Govt should probe all aspects of Ansal Apartments
Through THE Hindustan Times, I would like to thank JL Ajmani for doing me the courtesy of reading my article and reacting to it. Certainly there is no reason why encroachment should not be removed though the point made by me that it is not clear whether the Municipal Corporation has any jurisdiction remains.india Updated: Nov 26, 2006 14:59 IST
Through THE Hindustan Times, I would like to thank JL Ajmani for doing me the courtesy of reading my article and reacting to it. Certainly there is no reason why encroachment should not be removed though the point made by me that it is not clear whether the Municipal Corporation has any jurisdiction remains.
Once a special law is enacted for dealing with a particular development, the corporation’s jurisdiction will lie outside the precincts of apartments. Action within the property has to be taken by the association, the board of managers and the competent authority appointed under the MP Prakoshtha Swamitva Adhiniyam. Because the Government has not notified such a competent authority, it is the Housing and Environment Department, which will have to take a view on who is competent to remove illegal constructions within the compound of Ansal Apartments.
It is not factually correct that the deed of apartment does not indicate the area for the exclusive use of the flat owner. I have myself seen certain registrations, which categorically indicate the area, which is set aside for the exclusive use of an apartment on the ground floor. The details can be supplied to any enquiry committee which government might like to appoint.
The position in Ansal Apartments is that the main door of the drawing-cum-dining room on the ground floor will open on to public space after the action taken recently. That door, therefore, can never be kept open.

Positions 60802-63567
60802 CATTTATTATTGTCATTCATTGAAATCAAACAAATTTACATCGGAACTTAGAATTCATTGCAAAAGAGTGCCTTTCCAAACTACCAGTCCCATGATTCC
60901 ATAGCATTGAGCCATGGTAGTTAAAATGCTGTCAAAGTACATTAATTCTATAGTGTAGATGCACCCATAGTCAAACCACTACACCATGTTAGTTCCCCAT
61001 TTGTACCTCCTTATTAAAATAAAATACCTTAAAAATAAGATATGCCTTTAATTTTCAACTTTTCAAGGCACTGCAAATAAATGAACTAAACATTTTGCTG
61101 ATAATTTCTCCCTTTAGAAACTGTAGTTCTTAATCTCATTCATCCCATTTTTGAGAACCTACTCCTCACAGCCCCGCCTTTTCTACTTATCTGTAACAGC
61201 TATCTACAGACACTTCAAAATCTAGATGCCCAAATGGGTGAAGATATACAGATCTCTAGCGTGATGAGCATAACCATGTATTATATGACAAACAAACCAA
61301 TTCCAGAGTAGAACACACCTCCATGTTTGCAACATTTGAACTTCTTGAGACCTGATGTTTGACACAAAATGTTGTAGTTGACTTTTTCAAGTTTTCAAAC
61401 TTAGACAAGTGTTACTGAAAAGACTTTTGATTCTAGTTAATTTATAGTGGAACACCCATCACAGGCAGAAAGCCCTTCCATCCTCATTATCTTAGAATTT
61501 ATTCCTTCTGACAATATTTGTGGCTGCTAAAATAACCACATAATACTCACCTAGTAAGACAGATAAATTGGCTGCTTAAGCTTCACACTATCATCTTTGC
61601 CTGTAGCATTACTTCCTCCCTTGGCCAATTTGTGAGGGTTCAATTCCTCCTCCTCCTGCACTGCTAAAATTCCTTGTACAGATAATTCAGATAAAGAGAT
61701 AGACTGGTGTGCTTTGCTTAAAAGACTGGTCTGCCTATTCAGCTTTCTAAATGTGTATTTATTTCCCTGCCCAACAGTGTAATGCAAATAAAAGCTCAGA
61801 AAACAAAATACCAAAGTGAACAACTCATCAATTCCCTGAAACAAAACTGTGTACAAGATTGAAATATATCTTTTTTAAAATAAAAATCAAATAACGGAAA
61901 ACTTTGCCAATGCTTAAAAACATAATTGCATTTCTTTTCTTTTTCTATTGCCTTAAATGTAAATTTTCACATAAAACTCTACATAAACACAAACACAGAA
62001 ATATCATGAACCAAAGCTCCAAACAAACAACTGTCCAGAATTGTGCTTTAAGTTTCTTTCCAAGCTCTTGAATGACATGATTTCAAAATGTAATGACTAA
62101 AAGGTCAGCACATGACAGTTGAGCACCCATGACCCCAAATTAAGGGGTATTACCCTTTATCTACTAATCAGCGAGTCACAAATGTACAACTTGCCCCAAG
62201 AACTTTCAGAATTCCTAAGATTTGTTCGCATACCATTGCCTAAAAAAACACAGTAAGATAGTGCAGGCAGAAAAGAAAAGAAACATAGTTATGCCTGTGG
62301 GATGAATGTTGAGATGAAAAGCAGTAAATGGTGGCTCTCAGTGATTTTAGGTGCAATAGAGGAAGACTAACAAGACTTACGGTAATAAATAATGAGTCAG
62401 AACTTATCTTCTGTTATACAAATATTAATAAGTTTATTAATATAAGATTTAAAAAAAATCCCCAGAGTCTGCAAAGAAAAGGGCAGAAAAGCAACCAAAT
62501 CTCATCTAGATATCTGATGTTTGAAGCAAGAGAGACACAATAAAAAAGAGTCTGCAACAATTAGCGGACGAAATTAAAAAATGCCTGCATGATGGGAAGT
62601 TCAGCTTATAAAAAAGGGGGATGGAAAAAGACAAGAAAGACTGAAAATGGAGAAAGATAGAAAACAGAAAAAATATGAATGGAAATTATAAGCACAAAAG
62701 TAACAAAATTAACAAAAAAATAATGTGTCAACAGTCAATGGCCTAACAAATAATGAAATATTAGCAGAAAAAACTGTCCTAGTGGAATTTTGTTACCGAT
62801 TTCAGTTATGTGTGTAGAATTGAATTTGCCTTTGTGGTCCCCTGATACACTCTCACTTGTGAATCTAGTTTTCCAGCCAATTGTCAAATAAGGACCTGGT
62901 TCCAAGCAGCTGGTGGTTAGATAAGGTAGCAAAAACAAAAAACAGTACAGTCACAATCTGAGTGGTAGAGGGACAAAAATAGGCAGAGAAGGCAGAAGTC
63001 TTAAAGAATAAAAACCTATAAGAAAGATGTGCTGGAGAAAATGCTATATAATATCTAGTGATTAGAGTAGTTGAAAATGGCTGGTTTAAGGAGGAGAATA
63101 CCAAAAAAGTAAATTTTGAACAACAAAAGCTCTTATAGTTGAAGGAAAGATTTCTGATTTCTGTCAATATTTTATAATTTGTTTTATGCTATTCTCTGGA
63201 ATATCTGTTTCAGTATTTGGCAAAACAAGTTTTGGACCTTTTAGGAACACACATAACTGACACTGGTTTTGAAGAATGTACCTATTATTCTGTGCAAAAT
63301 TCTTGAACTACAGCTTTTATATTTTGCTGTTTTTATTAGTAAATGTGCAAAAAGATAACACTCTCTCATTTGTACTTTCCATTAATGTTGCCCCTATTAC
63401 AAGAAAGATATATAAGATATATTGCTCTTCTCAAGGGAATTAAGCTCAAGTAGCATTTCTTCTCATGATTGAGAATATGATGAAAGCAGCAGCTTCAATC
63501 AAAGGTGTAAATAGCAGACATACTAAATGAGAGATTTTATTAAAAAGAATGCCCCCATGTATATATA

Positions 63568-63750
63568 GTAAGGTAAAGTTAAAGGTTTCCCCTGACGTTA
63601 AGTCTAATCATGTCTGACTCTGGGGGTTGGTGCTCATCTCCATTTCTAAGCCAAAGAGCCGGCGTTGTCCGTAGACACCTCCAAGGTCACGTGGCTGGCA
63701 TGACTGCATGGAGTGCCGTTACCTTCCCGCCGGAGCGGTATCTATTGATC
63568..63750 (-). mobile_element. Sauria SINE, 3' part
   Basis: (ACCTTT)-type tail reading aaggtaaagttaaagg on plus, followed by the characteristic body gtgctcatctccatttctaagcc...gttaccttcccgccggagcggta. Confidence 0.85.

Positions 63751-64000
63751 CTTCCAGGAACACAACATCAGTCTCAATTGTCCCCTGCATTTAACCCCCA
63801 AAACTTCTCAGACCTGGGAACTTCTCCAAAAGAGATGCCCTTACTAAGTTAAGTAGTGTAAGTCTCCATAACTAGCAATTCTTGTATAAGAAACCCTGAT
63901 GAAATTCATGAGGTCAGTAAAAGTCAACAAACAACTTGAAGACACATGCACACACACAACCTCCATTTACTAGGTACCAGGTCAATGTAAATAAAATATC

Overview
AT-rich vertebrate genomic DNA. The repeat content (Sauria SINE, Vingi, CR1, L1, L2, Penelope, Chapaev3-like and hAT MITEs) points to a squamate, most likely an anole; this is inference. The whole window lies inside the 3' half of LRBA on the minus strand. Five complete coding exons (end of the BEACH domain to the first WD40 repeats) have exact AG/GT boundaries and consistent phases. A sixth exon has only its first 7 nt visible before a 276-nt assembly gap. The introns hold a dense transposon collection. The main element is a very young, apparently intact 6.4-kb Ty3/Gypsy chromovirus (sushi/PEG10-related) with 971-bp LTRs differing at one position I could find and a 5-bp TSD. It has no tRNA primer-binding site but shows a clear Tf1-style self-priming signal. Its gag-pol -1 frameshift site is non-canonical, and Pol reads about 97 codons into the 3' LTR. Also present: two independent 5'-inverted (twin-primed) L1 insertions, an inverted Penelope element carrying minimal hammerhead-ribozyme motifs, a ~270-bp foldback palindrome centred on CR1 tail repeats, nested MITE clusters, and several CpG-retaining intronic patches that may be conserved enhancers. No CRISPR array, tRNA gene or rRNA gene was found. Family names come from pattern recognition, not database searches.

The flat owner will have to sit cooped up within the flat because he has no place where he can enjoy the open air. The upper floor flats have a lobby, which provides some crush area and protects the front door. They have balconies where the flat owner can keep a few chairs. Incidentally, if no projection can be allowed on the ground floor even to protect the front door from the weather the projection of the balconies is also over the common space and is equally illegal. In that case all balconies must be demolished.
Should this also not form a part of the agenda of the board of managers?
Those whose deed of apartment specifies the area for their exclusive use for which they have paid the price, registration fees and stamp duty do have a legal right to demarcate their property and at least protect it adequately so that they can use it exclusively. It is for the proposed committee to decide how many people on the ground floor are entitled to this right.
Without even trying to find out if such a right exists all boundary walls and fences have been demolished. In many cases, there is a level difference of as much as ten feet between back to back apartments and in order to prevent accidents parapets or fences were constructed there. Even these have been removed. The level differences are such that service lanes cannot be built and in the absence of a protective parapet people can have nasty falls.
In whose interest would this be? I stand by my view that government should hold a high-powered enquiry into every aspect of Ansal Apartments and come out with an authoritative statement of policy.
M N Buch